As ADohmen so kindly pointed out in the comments – take your cat to the vet again after about a month if excessive crying continues because the crying could signal a developing problem, such as a thyroid condition that first tests did not pick up on.
But yes, if you’ve done that – you’ve ruled out every health option, every other potential issue there may be, and your cat has always been a pretty whiny cat; if nothing has actually changed in the realm of your kitty’s behaviour and you’re just alarmed that your cat hasn’t “grown out of” being a vocal cat – well you’ve likely just got a very talkative feline on your hands and there’s nothing more to it than that.
Your Experiences With Cat Crying?
Do you know any particularly talkative cats? Have you ever experienced a situation where your cat was whining quite a bit more than usual and it turned out to be an indication of a health problem?
Have I missed any explanations for why a cat would cry in this article?
Let me know in the comments! Would love to hear your thoughts & stories.
Afton Jackson says
Thank you for talking about how a vet visit might be able to identify any problems your cat might be having. We recently moved to a new home that’s much larger than our previous one, and our cat has been making so much noise ever since we arrived. With that in mind, I’ll take your advice and give our local veterinarian a visit and take my cat with me so we can figure out if there’s a larger problem here.
My (new) cat is 16 years old and only cries when I leave the room. Like clock work, after 10 seconds of being alone she starts letting out unholy sounds. I’m scared it will cause issues with my housemate. Since he owns the house he would have the final word as to whether she stays.
Do you have ANY theories on this? I would really, really appreciate your feedback as I’m at my wits end.
Elise Xavier says
My cat Avery is like this, and always has been. Each and every time we’re in a different room, he’ll also cry. We have dinner in the kitchen, and he doesn’t like hanging out there very much, so throughout the entirety of dinner every day he’ll complain, meowing at us every 5 minutes or so to come back and keep him company.
In terms of causing issues with housemates, I would directly ask your housemate if he’s ever bothered by anything your cat does, so you can fix exactly what he dislikes. My theories with regards to the whining – they just don’t like being left alone, unfortunately. Many cats also really dislike closed doors, and Avery used to whine on both sides when I needed to keep a door closed, first whining to get in then whining to get out. The solution if your cat cries only when you need to leave the house is to distract him or her with food in a slow-feeder food toy and put on a radio or something like that for the feeling of company to help with separation anxiety. But for cats that object whenever you leave the room, I haven’t managed to find a fix, besides bringing them into the other room you’re in, going back in to be present with them, or maybe getting another pet to keep them company.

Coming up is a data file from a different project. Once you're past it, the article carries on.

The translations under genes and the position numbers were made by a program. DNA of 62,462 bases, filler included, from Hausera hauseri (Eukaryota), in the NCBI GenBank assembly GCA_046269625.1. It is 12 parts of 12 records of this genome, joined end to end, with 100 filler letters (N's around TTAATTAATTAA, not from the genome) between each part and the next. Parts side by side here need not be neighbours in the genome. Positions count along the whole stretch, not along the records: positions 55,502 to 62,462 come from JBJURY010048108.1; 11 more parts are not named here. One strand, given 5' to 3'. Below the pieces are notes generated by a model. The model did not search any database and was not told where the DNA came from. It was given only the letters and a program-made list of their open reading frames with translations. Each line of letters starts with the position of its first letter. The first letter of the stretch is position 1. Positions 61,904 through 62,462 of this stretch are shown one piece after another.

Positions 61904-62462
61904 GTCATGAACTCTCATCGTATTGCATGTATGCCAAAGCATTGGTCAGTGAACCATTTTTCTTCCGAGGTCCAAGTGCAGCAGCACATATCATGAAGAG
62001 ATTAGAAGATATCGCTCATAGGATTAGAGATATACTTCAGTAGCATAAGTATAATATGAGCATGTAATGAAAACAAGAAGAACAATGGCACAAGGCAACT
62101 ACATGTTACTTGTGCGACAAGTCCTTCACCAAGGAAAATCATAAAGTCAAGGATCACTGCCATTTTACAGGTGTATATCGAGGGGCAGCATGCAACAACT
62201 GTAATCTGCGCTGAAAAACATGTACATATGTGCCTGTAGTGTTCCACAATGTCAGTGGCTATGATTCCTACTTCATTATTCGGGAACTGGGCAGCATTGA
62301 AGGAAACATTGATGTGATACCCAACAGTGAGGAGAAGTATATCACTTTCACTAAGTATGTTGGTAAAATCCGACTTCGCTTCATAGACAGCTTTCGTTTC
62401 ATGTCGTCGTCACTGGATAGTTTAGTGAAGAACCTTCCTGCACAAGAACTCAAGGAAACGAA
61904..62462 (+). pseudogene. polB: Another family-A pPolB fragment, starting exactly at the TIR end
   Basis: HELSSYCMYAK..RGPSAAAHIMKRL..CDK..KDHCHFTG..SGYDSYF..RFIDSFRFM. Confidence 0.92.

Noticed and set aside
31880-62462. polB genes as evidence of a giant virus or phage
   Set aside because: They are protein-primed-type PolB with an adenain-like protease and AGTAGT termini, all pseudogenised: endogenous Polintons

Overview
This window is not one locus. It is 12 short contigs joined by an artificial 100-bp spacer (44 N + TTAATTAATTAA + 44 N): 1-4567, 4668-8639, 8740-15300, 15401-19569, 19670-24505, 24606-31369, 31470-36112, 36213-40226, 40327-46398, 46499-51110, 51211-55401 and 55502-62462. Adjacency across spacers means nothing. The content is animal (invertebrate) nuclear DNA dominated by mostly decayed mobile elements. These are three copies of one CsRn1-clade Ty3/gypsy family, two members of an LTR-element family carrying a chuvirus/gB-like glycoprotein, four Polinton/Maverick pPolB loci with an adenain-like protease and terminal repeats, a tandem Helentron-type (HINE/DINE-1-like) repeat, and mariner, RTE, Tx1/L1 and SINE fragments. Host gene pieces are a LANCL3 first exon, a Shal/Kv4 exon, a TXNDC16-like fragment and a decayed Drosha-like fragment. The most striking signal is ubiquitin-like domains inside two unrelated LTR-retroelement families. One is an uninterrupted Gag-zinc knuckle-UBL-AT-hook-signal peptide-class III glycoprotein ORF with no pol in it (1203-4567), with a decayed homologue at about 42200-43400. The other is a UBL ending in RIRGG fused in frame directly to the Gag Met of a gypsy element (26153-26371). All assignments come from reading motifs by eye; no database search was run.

Please if anyone else has suggestions to try, do let me know.
That is comforting to know that it may just be a behavior some cats exhibit. Thank you for your detailed response! I very much appreciate it. I think she’s calming down in general. She still cries when she realizes I went somewhere else, but she will now either follow me or stop after a few minutes. Phew!
Elise Xavier says
So glad she’s mellowed out – and so soon! 🙂 I guess she may have thought each time you left that you’d be gone a long time, and now is okay with the fact that when you leave, you’ll probably be back to keep her company again in no time.
Cats are such strange creatures sometimes! Really wish they were easier to interpret.
Breed: Bengals love to be vocal screaming at the top of there voice just to let everyone know hes up awake and wants some attention..especially in a multi cat house then its a come play with me or where is everyone..
Elise Xavier says
This is such a good point! Some breeds are so incredibly vocal it’s ridiculous! Haha.
I know one cat personally who does just what you said – screams at the top of his lungs just let everyone know he’s in need of some attention! It’s so endearing and completely normal to be “yelling” at the top of his lungs – coming from him I’d never think this behaviour was anything more than saying, “Hello! You should spend some time with me!”.
Even if the vet says there is nothing wrong, bring him back for retesting in a couple of months. It could be a sign of a developing problem, such as thyroid. The first tests may not pick it up. Also, consider dental problems which may not be obvious without x-rays.
Elise Xavier says
This is really good advice. Adding it to the article – thank you so much ADohmen.
Shawn Jorgensen says
Excellent info and very timely!
Elise Xavier says
Thanks! Glad you found it useful 🙂
My cat cries so somebody can hang out with her while she eats. Honestly, my cats are pretty good about leading me to what they want- trust your kitty! If they run off they might be leading you to food, water, or even prey; not just trying to be a nuisance. My kitty sometimes goes to find a table to jump on since she knows it allows me to pet her easily.
Elise Xavier says
That’s pretty cute, not wanting to eat alone!
Agreed – cats do get used to communicating with humans over time and can definitely lead you to exactly the reason they’re “talking” about. A lot of times I find they change their meows, too, depending on what they’re trying to tell you.
And that is the most adorable <3 A petting zone. 🙂 🙂
Thanks for dropping by!!
Ellen Pilch says
Excellent post. I agree a trip to the vet is in order, especially if this is a new behavior. Two of my hyperthyroid cats tend to get vocal at night.
Elise Xavier says
Thanks for sharing, Ellen! I knew cats with hyperthyroid issues tend to be more vocal, but didn’t know that there might be a pattern with the time of day they’d be more vocal.
Pam Greer says
Such good information!
Elise Xavier says
Thanks, Pam 🙂